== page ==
Welcome to Swipen’s second instalment of the ‘Payments Parlance’ blog series. Acronyms, techspeak, compliance, and seemingly random fees can leave us all confused and wondering, ‘what does it all mean?’. These blogs are designed to help explain the terminology, issues and charges that often surface within the payments industry.
Today we talk about PCI and its associated charges.
What is PCI?
PCI stands for Payment Card Industry. You’ll often see the acronym PCI DSS, which is Payment Card Industry Data Security Standard. PCI DSS is a set of security standards designed to improve security throughout the transaction process. The PCI DSS is administered and managed by the PCI SSC (PCI Security Standards Council – www.pcisecuritystandards.org) an independent body that was created by the major payment card brands: Visa, MasterCard, American Express, Discover and JCB.
Note: It is the payment brands and acquirers that are responsible for enforcing compliance, not the PCI council.
Who is affected by PCI DSS?
The standards apply to ANY company, regardless of size or number of transactions. If you accept, process, store or transmit cardholder data or credit/debit card information, your business must always be compliant, and your compliance must be validated annually.
What do I need to do to comply?
The basic 12 requirements for PCI DSS are:
- Install and maintain a firewall configuration to protect cardholder data
- Do not use vendor-supplied defaults for system passwords and other security parameters
- Protect stored cardholder data
- Encrypt transmission of cardholder data across open, public networks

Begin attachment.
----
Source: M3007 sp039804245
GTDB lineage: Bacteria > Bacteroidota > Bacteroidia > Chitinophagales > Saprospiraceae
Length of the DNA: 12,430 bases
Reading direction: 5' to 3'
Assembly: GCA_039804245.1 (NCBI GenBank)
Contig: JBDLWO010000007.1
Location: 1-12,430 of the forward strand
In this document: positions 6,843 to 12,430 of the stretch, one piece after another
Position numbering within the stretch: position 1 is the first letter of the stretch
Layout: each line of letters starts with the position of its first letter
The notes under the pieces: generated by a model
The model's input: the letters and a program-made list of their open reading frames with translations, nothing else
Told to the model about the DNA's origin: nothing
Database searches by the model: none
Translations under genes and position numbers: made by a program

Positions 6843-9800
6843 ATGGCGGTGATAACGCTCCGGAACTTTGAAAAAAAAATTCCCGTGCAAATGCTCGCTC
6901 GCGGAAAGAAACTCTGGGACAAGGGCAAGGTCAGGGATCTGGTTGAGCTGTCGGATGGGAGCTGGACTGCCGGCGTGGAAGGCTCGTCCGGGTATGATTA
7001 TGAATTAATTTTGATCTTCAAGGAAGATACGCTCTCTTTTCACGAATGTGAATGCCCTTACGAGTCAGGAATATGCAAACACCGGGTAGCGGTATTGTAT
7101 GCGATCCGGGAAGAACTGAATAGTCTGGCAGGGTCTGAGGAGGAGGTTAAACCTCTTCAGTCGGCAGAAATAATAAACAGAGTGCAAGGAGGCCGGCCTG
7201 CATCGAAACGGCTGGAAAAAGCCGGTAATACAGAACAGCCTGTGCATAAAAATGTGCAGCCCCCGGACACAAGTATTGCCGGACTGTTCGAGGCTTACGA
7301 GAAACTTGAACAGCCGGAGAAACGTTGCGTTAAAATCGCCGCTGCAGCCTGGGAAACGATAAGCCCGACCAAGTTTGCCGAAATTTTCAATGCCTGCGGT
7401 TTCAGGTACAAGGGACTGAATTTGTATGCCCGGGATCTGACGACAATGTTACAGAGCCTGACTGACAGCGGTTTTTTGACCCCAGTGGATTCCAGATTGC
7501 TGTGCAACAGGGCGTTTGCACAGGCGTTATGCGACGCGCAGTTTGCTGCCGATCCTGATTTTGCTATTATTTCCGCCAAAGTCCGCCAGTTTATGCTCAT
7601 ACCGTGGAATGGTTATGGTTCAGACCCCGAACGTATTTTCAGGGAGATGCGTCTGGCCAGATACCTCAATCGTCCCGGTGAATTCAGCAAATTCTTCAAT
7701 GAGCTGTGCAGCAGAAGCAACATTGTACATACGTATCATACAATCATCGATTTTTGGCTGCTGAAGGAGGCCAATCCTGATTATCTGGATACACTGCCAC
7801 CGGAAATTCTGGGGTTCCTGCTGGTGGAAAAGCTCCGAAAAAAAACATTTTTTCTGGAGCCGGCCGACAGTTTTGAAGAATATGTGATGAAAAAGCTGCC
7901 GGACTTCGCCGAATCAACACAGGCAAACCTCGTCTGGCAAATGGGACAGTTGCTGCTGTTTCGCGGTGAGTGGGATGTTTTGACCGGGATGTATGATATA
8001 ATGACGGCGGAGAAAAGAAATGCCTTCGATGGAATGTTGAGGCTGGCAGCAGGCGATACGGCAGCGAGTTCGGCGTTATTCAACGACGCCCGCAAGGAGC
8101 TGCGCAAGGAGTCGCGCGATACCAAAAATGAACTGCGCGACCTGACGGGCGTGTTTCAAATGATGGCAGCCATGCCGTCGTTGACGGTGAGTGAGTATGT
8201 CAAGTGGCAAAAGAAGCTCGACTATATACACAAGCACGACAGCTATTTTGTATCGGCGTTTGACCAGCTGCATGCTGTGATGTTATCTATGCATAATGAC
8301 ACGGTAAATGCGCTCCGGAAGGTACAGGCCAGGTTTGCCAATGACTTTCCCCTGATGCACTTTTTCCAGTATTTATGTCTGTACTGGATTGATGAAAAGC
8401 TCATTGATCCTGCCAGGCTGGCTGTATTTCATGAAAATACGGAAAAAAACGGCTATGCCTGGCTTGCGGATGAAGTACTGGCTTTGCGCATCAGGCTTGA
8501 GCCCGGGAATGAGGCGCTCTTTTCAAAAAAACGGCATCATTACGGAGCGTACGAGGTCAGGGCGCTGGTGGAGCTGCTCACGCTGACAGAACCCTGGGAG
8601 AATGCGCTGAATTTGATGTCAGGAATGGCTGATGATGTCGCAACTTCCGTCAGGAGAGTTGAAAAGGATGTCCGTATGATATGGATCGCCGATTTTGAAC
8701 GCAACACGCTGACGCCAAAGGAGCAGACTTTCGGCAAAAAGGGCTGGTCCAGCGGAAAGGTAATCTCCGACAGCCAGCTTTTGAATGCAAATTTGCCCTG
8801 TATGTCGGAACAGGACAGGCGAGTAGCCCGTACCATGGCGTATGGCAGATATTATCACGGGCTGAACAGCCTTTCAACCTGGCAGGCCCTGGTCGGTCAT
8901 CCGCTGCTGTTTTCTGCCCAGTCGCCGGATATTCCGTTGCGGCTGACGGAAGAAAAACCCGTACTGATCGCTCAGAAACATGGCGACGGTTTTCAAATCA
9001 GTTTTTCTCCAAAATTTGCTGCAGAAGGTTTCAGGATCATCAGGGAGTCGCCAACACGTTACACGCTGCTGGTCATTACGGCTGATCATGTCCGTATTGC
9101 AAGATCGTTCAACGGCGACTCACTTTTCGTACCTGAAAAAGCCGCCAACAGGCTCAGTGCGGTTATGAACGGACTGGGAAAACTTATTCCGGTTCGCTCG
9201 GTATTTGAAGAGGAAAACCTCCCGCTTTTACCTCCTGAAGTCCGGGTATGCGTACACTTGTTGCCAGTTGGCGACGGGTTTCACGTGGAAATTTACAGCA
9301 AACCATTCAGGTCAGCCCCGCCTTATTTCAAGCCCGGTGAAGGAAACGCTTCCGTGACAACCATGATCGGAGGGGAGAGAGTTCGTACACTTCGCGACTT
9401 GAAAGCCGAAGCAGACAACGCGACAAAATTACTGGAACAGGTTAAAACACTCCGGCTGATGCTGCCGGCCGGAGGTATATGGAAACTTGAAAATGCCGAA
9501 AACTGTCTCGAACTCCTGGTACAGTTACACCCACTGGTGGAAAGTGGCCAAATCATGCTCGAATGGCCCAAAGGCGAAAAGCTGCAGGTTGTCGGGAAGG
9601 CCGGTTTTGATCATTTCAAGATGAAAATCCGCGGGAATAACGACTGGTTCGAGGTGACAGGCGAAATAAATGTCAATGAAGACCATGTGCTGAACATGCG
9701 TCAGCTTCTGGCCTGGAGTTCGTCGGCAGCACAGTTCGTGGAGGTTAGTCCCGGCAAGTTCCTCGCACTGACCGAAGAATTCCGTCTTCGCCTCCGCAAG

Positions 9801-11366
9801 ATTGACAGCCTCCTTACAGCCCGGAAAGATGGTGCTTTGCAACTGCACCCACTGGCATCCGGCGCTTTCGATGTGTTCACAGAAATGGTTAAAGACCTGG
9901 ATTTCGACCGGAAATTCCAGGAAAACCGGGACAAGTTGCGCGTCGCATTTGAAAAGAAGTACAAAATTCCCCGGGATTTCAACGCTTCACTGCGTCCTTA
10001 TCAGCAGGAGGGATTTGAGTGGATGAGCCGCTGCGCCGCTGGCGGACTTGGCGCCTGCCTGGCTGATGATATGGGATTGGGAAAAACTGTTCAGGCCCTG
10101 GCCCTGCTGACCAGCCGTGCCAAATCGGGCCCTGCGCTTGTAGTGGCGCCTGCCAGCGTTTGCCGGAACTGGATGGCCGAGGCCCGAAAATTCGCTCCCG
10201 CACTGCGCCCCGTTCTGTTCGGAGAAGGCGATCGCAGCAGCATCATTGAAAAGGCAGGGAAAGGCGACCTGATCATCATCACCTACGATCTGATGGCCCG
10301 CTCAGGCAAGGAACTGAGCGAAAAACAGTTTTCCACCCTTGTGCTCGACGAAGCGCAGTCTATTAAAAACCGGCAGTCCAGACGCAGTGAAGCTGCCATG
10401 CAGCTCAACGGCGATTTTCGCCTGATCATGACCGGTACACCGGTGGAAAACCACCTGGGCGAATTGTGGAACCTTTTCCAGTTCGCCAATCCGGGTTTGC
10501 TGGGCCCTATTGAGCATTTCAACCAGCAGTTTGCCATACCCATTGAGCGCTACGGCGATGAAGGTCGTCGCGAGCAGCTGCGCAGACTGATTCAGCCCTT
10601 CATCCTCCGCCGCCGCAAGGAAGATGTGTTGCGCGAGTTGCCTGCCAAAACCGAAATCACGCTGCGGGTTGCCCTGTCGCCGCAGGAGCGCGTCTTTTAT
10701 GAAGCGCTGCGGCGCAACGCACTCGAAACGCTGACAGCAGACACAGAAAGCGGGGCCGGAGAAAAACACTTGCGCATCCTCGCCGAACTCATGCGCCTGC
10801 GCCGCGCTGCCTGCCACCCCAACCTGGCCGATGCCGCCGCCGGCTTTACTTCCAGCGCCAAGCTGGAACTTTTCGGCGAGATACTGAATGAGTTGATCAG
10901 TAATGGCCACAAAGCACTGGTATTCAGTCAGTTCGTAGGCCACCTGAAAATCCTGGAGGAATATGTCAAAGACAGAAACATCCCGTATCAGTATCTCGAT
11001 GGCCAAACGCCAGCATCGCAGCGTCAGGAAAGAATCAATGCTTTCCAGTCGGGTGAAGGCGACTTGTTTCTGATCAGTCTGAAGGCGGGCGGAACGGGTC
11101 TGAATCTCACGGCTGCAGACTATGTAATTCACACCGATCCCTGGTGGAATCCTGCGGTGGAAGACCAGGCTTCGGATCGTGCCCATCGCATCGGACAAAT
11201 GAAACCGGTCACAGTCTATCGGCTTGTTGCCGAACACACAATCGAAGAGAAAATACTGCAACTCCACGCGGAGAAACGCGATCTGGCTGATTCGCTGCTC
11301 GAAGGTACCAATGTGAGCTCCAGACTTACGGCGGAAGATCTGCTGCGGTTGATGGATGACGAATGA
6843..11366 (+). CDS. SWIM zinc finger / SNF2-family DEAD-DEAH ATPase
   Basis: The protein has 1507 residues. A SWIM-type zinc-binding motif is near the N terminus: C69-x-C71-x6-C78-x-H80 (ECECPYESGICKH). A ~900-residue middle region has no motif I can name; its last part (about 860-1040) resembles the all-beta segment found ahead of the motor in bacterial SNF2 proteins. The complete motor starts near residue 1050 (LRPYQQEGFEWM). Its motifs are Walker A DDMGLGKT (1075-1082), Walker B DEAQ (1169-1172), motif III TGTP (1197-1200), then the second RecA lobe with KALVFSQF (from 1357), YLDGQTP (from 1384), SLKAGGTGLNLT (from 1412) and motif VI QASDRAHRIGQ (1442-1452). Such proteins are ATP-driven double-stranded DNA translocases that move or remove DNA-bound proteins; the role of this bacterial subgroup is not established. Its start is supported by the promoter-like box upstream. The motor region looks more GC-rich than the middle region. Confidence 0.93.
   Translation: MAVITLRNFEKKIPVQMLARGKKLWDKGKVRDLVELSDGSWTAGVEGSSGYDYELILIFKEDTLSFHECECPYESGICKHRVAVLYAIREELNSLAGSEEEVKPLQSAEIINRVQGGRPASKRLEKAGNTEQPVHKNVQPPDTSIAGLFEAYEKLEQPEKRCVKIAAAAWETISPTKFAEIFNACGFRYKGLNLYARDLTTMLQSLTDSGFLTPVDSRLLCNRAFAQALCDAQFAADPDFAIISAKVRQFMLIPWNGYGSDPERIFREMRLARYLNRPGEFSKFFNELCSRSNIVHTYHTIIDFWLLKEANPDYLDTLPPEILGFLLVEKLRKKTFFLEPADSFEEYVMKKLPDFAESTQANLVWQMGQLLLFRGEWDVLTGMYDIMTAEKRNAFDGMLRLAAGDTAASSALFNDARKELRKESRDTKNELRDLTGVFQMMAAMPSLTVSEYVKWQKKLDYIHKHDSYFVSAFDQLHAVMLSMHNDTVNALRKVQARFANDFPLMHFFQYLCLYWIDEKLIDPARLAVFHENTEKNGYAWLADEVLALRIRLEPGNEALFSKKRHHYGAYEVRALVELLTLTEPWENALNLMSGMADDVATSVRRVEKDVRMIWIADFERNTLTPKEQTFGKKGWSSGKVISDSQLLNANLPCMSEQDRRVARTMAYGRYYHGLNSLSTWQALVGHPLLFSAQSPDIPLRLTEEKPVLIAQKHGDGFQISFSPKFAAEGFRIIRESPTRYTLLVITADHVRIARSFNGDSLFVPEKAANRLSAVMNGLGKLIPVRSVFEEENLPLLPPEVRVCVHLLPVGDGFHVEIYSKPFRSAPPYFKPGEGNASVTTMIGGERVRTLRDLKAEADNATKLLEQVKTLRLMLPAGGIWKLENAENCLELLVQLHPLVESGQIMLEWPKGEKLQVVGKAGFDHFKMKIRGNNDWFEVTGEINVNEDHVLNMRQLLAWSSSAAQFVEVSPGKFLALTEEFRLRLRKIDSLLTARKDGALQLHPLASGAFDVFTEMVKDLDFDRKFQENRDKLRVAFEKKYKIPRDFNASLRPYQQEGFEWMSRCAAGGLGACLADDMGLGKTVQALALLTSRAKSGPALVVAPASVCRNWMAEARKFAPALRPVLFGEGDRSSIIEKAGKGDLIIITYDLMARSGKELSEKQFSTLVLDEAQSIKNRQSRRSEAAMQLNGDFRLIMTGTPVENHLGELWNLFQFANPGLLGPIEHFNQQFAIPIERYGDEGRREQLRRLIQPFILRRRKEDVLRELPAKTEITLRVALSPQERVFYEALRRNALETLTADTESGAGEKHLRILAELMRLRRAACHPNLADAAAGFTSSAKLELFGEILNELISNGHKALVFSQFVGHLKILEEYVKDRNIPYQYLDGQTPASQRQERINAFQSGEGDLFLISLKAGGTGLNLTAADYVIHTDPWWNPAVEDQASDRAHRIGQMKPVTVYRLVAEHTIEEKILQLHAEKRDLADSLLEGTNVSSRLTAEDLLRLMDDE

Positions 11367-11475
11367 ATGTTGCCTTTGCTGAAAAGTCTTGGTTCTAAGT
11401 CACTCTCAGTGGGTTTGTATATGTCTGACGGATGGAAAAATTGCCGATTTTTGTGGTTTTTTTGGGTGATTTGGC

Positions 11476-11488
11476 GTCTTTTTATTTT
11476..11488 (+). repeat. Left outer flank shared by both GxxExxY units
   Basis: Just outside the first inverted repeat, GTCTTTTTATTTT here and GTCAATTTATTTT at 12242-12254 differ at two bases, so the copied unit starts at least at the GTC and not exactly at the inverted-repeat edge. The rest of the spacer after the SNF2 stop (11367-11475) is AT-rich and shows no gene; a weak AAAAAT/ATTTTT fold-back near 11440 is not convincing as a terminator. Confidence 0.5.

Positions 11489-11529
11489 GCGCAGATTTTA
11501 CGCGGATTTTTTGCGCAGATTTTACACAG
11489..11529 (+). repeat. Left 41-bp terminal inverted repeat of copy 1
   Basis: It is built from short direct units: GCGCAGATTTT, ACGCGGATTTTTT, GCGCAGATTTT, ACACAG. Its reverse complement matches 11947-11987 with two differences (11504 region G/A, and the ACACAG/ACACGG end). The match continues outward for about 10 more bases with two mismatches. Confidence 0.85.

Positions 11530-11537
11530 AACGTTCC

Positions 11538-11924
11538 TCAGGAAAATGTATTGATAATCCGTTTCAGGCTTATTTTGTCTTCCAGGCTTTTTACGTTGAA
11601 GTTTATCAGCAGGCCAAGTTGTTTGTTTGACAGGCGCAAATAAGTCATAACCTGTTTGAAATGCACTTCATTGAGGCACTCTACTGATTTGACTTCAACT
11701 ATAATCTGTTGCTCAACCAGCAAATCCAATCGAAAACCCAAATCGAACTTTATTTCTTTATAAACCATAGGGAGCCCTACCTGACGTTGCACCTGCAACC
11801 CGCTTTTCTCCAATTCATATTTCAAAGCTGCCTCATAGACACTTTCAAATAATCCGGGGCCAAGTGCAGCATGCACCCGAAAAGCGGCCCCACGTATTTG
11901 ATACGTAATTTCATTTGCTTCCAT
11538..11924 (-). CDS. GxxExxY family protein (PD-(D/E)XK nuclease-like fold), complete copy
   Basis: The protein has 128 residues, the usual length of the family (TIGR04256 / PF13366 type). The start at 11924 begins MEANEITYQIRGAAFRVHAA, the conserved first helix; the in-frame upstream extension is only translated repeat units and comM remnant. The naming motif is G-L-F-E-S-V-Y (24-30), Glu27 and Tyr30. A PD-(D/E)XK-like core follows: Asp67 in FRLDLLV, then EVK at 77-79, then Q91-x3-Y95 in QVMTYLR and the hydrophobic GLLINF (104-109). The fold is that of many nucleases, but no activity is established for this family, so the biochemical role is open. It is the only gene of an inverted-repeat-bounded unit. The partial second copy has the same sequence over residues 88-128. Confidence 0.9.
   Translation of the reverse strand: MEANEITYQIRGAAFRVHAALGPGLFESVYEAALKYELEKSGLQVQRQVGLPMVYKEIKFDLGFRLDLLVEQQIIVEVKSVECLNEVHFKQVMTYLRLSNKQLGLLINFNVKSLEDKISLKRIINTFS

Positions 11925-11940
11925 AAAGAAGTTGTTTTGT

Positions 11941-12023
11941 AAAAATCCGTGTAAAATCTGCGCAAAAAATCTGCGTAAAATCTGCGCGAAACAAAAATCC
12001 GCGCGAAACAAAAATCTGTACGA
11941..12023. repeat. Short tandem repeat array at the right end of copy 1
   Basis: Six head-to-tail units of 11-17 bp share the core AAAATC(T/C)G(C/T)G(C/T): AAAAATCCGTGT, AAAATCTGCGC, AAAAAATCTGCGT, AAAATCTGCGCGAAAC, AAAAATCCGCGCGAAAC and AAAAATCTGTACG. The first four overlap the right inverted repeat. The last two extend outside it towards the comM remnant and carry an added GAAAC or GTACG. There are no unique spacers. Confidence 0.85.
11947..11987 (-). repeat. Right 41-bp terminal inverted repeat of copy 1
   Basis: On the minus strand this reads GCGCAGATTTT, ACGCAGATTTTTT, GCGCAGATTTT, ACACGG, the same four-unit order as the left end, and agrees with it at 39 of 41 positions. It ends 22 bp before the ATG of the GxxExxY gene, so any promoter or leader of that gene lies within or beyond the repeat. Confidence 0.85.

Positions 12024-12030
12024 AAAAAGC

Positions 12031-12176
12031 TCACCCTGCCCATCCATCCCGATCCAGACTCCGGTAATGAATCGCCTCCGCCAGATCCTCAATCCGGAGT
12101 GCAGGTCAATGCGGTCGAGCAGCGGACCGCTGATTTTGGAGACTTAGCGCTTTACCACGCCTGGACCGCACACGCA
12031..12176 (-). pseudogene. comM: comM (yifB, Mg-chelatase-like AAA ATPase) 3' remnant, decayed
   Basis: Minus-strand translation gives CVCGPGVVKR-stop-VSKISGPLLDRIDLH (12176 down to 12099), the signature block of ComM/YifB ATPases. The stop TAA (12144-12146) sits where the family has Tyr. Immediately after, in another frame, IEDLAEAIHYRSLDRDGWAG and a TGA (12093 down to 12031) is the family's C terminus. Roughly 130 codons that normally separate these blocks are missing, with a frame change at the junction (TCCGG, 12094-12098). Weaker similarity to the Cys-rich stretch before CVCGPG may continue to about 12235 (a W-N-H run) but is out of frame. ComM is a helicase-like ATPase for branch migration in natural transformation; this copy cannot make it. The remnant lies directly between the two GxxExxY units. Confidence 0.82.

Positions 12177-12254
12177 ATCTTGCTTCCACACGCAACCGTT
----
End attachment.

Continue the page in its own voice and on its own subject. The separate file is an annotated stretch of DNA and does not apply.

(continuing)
- Use and regularly update anti-virus software or programs
- Develop and maintain secure systems and applications
- Restrict access to cardholder data by business need to know
- Assign a unique ID to each person with computer access
- Restrict physical access to cardholder data
- Track and monitor all access to network resources and cardholder data
- Regularly test security systems and processes
- Maintain a policy that addresses information security for all personnel
Does PCI DSS still apply to me if I use a Payment Service Provider (PSP)?
Yes. Using a third party company does not exclude a business from PCI DSS compliance. However, Swipen is able to assist you with compliance and offer advice.
What if I don’t keep or store credit card data?
If you accept credit or debit cards as payment, whether in-person or remotely, then PCI compliance applies to you. It may be easier to comply if you’re not storing card data at all, but for most businesses, this is not possible.
What are the penalties for non-compliance?
PCI is not, in itself, a law; the standard was created by the major card brands. However, should you choose not to comply, and you have a data breach or are hacked, you may be subject to hefty charges, card replacement costs, costly forensic audits, brand damage, etc. Outside of serious data breaches, you will also likely be charged a monthly non-compliance fee.
What are the PCI fees on my bank statements?
You’ll often see PCI fees on your bank statements. They may appear as ‘NON PCI GF’ or ‘PCI MONTHLY FEE’ or ‘DCC ACTUAL/POTENTIAL’ or ‘PCI NON-COMPLIANCE FEE/CHARGE’ or ‘SECURED PCI’, or something similar. These are all the same fee, charging you for PCI non-compliance. This charge is usually a set amount per month, but can also be a percentage of turnover. Unfortunately, you can end up paying quite a large fee each month.
The good news is that Swipen DOES NOT charge anything for PCI advice, assistance or for non-compliance, saving you money every month.